In BTS’ upbeat track “Ma City” from their HYYH pt. 1 album, J-hope’s verse ends with a phrase that may strike some international fans as strange: “Everyone press it, 062–518.” J-hope raps the digits as if they were a phone number or a postal code, but there’s much more significance to this short string of numbers.
Fans who are familiar with “Ma City” know the song pays homage to the BTS members’ hometowns. They proudly sing and rap about where they came from, a trend we’ve also seen in songs like “팔도강산 (Satoori Rap).” This string of numbers that can seem out of place to some are direct references to J-hope’s hometown of Gwangju — 062 referring to the area code, and 518 representing May 18, 1980, the start of the democratization movement in Gwangju.
A reference to Gwangju’s democratic movement appears in just one other BTS-related song: a pre-debut track Suga produced and composed titled “518–062.” He worked on the track as a member of D-Town, with rapper Nakshun who penned the lyrics and performed the raps. When he uploaded the song, Suga wrote a note describing the purpose of the song as asking that “people not allow the uprising to fade little by little from their memories and to remember it once again.” You can read the full lyrics and note here.
The importance of including these numbers in J-hope’s verse and Suga’s composition cannot be overlooked. The Gwangju Uprising stands to this day as an important reminder of the price Korean citizens had to pay to gain democratic freedom. To better understand the significance of this lyric and the day it pays respect to, let’s look at the events surrounding May 18, 1980 and the subsequent fallout.
The seeds that would sprout into the Gwangju Uprising were planted in 1979, when South Korean president Park Chunghee was assassinated on October 26 by the Korean Central Intelligence Agency. In the power vacuum that remained, Chun Doohwan led a military coup and by December 12, seized power for himself and his allies. Declaring martial law in Seoul, Chun suspended the civilian government and granted all authority to his military. Chun’s actions were met with widespread protests, but Chun continued to suppress the nation.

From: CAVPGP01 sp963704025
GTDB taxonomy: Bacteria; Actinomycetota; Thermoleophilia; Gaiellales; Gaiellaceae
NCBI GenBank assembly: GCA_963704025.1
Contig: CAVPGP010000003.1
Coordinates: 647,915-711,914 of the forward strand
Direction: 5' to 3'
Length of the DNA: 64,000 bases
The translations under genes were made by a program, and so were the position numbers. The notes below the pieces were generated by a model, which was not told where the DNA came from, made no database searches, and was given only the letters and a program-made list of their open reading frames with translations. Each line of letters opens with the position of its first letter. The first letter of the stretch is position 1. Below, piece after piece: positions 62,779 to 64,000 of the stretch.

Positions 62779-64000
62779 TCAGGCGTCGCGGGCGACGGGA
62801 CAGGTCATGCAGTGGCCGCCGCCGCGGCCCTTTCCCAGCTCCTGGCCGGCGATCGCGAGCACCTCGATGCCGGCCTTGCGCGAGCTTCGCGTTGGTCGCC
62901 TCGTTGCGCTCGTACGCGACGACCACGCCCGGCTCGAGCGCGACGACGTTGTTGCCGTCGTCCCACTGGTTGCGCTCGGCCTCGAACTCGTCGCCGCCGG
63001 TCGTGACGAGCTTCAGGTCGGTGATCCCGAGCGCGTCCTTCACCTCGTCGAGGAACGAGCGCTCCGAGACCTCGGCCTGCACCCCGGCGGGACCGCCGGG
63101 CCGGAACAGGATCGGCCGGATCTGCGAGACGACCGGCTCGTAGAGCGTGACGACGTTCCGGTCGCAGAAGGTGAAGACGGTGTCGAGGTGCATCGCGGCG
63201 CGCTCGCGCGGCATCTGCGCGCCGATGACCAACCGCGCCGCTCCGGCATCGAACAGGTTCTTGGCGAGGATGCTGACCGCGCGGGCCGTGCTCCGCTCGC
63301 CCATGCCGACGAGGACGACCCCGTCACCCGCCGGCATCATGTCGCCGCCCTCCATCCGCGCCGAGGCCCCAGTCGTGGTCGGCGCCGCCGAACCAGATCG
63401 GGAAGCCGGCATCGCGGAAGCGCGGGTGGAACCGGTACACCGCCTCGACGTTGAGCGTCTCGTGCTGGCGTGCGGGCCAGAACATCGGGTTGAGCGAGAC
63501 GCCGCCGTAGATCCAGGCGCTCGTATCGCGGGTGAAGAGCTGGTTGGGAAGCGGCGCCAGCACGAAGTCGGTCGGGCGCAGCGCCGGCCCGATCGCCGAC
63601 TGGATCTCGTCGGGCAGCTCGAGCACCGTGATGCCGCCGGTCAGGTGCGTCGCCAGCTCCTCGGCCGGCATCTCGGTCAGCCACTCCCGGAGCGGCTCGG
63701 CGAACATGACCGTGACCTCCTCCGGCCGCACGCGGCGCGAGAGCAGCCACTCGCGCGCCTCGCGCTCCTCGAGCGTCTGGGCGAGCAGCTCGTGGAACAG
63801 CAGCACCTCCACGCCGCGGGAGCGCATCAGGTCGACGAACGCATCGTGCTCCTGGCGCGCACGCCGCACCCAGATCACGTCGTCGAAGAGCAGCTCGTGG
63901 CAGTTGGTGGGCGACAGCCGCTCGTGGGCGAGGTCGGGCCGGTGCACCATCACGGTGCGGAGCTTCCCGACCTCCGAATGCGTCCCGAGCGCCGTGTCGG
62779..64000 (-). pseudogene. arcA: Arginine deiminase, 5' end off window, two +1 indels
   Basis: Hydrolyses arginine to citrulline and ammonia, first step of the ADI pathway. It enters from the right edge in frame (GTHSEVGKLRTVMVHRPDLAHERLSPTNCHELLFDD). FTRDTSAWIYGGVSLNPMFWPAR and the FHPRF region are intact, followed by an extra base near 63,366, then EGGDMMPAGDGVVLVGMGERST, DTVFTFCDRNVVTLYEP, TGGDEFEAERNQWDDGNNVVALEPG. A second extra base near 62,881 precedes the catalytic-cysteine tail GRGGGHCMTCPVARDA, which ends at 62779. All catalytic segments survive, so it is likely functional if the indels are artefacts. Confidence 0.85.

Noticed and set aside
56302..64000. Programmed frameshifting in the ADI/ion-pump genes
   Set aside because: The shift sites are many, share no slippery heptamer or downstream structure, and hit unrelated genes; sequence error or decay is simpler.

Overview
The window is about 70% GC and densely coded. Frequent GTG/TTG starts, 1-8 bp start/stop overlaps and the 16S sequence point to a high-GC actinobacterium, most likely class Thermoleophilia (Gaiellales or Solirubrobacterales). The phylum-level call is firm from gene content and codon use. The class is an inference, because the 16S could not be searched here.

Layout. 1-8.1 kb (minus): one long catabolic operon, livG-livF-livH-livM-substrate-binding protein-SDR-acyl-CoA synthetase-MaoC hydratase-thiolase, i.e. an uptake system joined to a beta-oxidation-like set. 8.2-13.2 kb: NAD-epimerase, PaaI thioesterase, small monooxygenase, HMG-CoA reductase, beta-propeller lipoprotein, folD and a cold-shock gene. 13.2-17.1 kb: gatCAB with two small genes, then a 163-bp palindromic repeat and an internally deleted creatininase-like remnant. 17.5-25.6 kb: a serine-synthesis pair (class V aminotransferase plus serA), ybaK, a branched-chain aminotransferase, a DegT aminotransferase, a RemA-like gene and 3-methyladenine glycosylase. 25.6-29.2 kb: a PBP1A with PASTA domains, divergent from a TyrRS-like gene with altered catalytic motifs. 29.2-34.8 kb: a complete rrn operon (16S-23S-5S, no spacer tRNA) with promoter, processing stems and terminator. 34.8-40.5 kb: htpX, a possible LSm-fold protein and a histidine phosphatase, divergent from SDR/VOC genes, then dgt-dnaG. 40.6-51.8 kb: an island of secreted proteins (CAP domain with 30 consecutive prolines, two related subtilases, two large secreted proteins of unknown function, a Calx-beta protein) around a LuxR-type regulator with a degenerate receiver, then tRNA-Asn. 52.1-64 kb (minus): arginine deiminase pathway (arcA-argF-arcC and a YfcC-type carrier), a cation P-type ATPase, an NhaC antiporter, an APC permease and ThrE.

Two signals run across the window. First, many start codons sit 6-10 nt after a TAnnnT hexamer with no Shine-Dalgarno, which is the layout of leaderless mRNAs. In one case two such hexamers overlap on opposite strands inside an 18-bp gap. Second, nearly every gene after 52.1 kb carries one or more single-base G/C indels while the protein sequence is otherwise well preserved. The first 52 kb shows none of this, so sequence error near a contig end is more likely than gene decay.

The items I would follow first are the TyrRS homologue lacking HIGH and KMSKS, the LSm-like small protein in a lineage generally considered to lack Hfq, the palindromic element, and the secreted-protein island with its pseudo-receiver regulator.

In the early hours of May 18, 1980, martial law was extended to the entirety of South Korea. Troops were sent across the country, with troops arriving in Gwangju and occupying local university campuses. Like many of their fellow citizens, students in Gwangju began to hold protests. The protests soon turned violent when the troops began to respond by beating students with clubs. When the situation escalated, more troops were sent into Gwangju — this time with machine guns. Students and the citizens who joined them in protesting were ruthlessly brutalized and murdered at the hands of their own armed forces. This was the start of what would eventually be named the Gwangju Uprising.
The bloodshed didn’t stop Gwangju citizens from protesting martial law, calling for a fair and just civilian government. On May 19, both students and citizens continued to gather in protests, this time on the main streets of the city. Military troops used a tank to fire upon the civilians, later using flamethrowers as more people gathered. The massacre continued into the next day, as troops shot and killed citizens gathered outside City Hall.
But the spirit of Gwangju’s citizens was not broken — they continued to protest despite the horrible acts committed upon them, and on May 21, they armed themselves by breaking into police stations. When the armed citizens faced the military, the troops temporarily withdrew, leaving Gwangju to self-govern until May 26. The next day, troops returned to the city and finally took control. An official speech made after the military regained control in Gwangju framed the incident as a conflict with armed citizens that had to be stopped, rather than a series of severe militaristic suppressions and cruelties. The truth of what happened at Gwangju was being buried.
But specs of the truth began to break through the black cloud of secrecy. Due to media censorship and government coverups, many did not know the full extent of what happened in Gwangju. However, several young men, including a few students, took drastic actions to try to bring to light the truth of what happened.
In Seoul, university student Kim Uigi prepared flyers about Gwangju before he jumped to his death off the 6th floor of a building; he was just 21 years old. Shortly after Kim’s death, Kim Jongtae set himself on fire after shouting democratic movement slogans that demanded truth. These sacrifices continued as the government consistently denied the events of the Gwangju Uprising. On the first anniversary of May 18, students gathered in a silent protest at Seoul National University. Kim Taehun, from Gwangju, jumped to his death from the 4th floor of a building while shouting slogans. The next year, four students at SNU planned a protest but were arrested before they could start it. In court, they were found guilty and sentenced to a year in prison each. Two of the students developed psychological problems due to their experiences, and later committed suicide. Self-immolations and suicides occurred sporadically until at least 1988.